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Bourbon Women group brings love of good whiskey to Texas

Arianna Auber
Samantha Olvera-Moreno and Hope Parkerson work at Garrison Brothers Distilling and recently helped to bring the Bourbon Women Association to Texas. [Contributed by Garrison Brothers]

During Women's History Month, the country's first female-focused bourbon organization has announced an expansion into Texas. Two women at a Hill Country whiskey distillery lead the new chapter.

On staff at Garrison Brothers Distilling, Hope Parkerson and Samantha Olvera-Moreno decided to help bring the Bourbon Women Association to Texas, which joins the national base in Louisville, Kentucky, and five other chapters around the U.S. They hope to make one thing clear: that women love bourbon, too.

“I’m incredibly excited to bring a branch of the prestigious Bourbon Women Association to Texas," Parkerson, the executive bourbon assistant at Garrison, said. "My goal is to continue educating women on America’s native spirit and to teach them how to enjoy it. I’m proud of the bourbon knowledge I’ve acquired over the years."

She has worn many hats at the bourbon distillery over the course of her four years there and now manages much of the behind-the-scenes at the boozy enterprise, according to Garrison. With the membership-based Bourbon Women Association, Parkerson will take on an additional role — showcasing the wonders of her favorite spirit to a group of consumers who aren't always noticed by the whiskey industry.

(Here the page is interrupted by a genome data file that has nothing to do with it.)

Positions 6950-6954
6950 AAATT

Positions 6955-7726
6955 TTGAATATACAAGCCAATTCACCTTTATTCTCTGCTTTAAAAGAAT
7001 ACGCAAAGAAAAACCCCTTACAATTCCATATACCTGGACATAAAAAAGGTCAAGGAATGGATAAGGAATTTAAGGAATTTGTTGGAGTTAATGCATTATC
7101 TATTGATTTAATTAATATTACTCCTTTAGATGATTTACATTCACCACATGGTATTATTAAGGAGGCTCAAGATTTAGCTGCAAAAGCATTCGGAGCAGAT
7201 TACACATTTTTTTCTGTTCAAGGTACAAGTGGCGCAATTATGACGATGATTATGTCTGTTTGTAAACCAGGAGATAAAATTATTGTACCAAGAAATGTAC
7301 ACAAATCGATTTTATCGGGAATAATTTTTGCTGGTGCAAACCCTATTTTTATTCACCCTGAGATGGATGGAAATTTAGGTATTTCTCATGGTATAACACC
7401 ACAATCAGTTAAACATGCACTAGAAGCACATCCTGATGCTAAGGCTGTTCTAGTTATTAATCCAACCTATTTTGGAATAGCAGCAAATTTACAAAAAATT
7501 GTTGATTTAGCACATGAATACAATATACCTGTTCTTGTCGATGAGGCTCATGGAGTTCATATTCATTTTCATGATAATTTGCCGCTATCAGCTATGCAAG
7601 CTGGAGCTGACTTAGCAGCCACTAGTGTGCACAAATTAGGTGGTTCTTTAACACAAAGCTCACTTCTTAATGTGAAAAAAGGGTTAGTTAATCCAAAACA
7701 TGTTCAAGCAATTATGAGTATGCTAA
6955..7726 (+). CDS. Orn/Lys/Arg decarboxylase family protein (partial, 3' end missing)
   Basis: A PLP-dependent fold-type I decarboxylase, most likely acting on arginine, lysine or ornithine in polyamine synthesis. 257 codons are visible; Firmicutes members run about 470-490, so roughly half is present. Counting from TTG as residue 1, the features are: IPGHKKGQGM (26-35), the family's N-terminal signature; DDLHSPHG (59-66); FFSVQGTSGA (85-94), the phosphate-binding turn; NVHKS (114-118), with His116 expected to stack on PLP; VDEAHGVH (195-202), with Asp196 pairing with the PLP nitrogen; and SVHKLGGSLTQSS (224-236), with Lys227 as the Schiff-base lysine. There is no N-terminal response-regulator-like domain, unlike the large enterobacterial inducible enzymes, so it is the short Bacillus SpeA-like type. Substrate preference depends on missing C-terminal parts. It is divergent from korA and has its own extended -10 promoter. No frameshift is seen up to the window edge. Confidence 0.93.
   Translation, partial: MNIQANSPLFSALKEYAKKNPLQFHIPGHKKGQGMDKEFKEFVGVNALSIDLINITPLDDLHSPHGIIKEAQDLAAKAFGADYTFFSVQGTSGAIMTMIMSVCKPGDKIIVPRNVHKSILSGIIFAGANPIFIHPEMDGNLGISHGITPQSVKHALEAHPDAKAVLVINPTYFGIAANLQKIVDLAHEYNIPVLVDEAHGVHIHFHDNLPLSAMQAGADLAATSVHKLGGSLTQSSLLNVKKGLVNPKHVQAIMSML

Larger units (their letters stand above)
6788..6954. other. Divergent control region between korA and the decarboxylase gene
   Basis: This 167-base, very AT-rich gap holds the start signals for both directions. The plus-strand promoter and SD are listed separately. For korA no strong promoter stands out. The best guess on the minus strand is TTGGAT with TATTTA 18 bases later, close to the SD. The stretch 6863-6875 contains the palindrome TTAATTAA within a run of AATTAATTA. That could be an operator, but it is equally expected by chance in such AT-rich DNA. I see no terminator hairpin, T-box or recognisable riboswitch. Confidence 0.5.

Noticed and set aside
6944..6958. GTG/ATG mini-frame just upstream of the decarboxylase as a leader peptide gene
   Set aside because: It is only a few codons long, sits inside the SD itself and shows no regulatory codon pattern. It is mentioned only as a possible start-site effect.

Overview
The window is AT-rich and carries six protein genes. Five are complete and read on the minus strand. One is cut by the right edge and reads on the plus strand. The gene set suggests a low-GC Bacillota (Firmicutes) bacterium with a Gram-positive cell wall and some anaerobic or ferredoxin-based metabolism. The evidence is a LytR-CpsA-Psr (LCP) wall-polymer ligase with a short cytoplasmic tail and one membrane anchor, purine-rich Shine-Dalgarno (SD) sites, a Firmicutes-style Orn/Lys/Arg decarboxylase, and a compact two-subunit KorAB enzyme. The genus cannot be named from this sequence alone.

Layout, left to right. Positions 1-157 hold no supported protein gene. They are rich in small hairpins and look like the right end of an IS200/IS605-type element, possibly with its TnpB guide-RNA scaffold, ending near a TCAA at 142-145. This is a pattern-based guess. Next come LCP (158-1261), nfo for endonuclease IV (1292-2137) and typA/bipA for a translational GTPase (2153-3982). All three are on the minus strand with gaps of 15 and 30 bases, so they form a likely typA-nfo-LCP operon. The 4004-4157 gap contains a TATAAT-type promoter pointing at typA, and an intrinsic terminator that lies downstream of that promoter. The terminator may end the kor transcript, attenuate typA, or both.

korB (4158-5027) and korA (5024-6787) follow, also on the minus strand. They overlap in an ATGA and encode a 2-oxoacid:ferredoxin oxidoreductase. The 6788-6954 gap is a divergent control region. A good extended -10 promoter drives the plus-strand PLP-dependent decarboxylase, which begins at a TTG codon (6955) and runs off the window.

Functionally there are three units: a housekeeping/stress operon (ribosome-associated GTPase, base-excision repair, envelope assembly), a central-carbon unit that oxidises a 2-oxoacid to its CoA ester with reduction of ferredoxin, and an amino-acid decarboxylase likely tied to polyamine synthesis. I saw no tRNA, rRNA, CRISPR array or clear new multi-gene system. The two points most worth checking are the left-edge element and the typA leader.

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Women comprised as much as 37 percent of the total whiskey drinkers in the U.S. in 2014, according to NPR, a percentage that has only been increasing in the years since then. And women might well have better olfactory centers, making us more suited to pick out all the nuances in aroma and flavor that good whiskey can have, according to experts like the newly tapped CEO of Ben Milam Whiskey, also a Hill Country distillery.

Olvera-Moreno is one of those with a keen palate. Garrison's nighttime distiller, she is the first Latina in Texas to produce bourbon "from grain to glass," according to Garrison Brothers. (Grain-to-glass is a concept signifying that Garrison makes its own distillate from grains the distillery has milled, mashed and fermented first.)

Maybe one day, women will run out of firsts to have in the whiskey industry, but in the meantime, Parkerson is just happy to spread her knowledge to everyone who wants it.

Recently, "I was speaking at an event and a man in the crowd remarked, ‘I can’t believe all this bourbon info is coming from a woman!’ I said, ‘Well, believe it, buddy. Women love bourbon too,'" she said.

To join the Texas chapter of the Bourbon Women Association, head to There are both individual and corporate memberships — $50 for individual, $250-$1,000 for corporate — and they will offer access to events with master distillers, chefs, bartenders and other experts.